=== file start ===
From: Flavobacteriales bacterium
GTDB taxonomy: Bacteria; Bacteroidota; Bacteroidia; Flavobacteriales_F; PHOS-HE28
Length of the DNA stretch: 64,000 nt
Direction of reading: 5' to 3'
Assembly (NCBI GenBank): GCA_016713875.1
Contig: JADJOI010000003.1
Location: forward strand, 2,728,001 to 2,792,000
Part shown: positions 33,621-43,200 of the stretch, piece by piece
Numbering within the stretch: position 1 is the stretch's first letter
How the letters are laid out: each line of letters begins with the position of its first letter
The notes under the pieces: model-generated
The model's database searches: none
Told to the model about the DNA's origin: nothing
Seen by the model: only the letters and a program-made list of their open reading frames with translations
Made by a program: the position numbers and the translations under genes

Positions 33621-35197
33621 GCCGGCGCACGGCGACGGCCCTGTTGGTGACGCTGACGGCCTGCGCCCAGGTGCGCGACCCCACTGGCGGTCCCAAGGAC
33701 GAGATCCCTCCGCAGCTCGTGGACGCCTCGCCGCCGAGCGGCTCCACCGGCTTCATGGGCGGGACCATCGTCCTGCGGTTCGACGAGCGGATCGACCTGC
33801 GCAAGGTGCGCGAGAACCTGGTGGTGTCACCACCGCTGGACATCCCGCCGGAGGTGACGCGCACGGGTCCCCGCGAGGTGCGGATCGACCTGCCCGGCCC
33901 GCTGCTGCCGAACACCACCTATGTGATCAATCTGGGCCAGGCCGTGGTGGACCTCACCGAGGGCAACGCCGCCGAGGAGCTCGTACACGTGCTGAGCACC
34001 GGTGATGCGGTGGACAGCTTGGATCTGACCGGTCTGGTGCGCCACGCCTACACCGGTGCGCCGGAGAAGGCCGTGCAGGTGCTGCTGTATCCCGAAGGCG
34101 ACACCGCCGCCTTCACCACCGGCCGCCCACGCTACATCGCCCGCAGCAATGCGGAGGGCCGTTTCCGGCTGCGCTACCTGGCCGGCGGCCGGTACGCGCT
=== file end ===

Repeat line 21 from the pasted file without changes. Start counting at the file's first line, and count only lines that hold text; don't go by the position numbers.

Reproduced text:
34001 GGTGATGCGGTGGACAGCTTGGATCTGACCGGTCTGGTGCGCCACGCCTACACCGGTGCGCCGGAGAAGGCCGTGCAGGTGCTGCTGTATCCCGAAGGCG